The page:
Prof. Benninger was deeply honoured in the year 2001 to be commissioned by the Royal Government of Bhutan to prepare the Capital Plan for Bhutan. The process involved participation and consultations. The regime of planning and the regime of land have inherent conflicts, and the stake holders, like all places, had a variety of agendas. But the engagements were real and lively. These engagements were based on a charter of values upon which all the participants could agree. It was a process of transforming the underlying values of Gross National Happiness into axioms, or principles, against which issues and decisions could be examined, debated and decided upon. To make these principles, and the values which underpin them, more imageable, we decided to list them. This value based process lead to what I would call THE PRINCIPLES OF INTRELLIGENT URBANISM. Thus, a development process began with the creation of a kind of meeting place of minds; a charter of principles against which any fiscal or physical input or expenditure could be reviewed.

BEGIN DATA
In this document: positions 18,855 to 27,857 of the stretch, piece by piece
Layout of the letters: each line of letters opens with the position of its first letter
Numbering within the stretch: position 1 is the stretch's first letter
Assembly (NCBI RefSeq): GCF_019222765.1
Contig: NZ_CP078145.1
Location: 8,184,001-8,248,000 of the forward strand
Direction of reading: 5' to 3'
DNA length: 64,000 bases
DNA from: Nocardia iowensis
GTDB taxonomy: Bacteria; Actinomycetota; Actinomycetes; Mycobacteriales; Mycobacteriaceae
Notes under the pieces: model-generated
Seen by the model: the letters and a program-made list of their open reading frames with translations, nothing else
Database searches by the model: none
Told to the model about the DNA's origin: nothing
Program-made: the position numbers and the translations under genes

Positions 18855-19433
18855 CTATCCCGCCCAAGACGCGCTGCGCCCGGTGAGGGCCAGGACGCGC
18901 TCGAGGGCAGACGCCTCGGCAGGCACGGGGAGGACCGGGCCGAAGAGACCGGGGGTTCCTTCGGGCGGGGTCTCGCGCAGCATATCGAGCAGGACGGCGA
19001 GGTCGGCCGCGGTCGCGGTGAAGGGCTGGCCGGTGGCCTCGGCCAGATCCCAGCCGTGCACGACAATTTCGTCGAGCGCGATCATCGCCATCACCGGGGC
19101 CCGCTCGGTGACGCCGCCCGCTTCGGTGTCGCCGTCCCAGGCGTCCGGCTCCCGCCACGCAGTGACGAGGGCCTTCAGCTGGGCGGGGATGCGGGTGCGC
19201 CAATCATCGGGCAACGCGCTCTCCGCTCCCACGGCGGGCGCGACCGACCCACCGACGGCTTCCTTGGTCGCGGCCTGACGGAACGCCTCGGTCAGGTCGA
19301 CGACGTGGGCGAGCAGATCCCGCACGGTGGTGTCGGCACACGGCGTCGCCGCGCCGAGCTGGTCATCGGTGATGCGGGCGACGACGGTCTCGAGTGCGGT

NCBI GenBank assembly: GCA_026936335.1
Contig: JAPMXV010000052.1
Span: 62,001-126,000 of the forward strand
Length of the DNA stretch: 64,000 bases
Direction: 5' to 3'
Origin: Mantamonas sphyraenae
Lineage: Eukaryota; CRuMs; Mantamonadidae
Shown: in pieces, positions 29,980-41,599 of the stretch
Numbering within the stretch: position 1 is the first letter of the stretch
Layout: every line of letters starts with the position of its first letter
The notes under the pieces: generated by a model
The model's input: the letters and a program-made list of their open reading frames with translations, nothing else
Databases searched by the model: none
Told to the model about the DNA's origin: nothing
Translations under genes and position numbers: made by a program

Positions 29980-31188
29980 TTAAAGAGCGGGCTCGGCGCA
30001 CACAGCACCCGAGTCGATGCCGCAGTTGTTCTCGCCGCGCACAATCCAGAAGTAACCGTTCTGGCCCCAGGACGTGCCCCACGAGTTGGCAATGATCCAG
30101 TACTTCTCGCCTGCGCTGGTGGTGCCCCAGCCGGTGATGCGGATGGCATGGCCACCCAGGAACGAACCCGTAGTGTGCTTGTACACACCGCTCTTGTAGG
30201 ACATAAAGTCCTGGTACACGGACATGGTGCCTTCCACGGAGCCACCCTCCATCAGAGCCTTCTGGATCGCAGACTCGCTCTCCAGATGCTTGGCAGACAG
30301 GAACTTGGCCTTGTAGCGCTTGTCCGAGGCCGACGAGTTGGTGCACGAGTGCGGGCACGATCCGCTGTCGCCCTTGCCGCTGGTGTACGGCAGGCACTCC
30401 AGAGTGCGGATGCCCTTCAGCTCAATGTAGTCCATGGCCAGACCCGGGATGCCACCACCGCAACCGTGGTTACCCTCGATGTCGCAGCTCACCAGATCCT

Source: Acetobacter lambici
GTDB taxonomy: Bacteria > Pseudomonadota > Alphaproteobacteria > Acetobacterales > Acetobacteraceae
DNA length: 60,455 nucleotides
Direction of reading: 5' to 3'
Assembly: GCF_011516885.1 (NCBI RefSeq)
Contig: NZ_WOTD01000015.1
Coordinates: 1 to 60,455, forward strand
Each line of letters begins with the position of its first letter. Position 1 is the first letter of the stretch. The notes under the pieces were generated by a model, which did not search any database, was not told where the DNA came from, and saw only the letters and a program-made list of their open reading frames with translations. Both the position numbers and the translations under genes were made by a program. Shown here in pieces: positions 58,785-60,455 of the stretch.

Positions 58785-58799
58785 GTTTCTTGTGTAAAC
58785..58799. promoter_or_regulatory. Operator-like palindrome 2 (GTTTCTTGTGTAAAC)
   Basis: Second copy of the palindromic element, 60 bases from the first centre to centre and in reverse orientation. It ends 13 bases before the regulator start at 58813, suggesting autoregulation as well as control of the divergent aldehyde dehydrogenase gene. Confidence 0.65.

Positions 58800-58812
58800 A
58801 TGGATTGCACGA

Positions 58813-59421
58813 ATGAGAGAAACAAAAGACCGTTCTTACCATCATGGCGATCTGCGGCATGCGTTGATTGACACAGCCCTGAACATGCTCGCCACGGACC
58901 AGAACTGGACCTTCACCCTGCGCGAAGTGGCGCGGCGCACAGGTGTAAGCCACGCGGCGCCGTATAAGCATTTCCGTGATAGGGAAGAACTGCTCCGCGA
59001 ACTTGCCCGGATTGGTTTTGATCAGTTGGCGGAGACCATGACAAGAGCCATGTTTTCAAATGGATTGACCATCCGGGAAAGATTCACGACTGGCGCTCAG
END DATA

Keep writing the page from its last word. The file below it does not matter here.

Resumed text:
The plan which emerged was structured by several themes. These included an Urban Corridor, which assures an alternative to the automobile thru express buses that link compact, walkable urban villages. Instead of a plan which zones uses, the plan employed a composition of precincts, which facilitated different stages in the life cycle, different dharmas and various aspects of the human psychology. Thus, there is a place for householding, a place for learning, a place for right livelihood, a place for spiritual evolution and a place for governance. There is a place for contemplation, a place for romance and a place for friendship. The directive nature of the precincts act to protect the fragile environment of the Wang Chhu and the forest covered hills and mountains which protect and nourish it. More than sixty percent of the urban area is protected through limited density, limited ground coverage and limited bio-mass destruction. More than thirty percent is in fragile reserved areas where no building is allowed at all! Pathways, footpaths, foot bridges, and a system of open spaces provide places for human interactions and engagement. Looking back at the often joyous, often painful, and always enlightening process of evolving a structure for the capital city, the axioms or principles can be stated quite succinctly. Clearly these principles emerge from the concept of Gross National Happiness.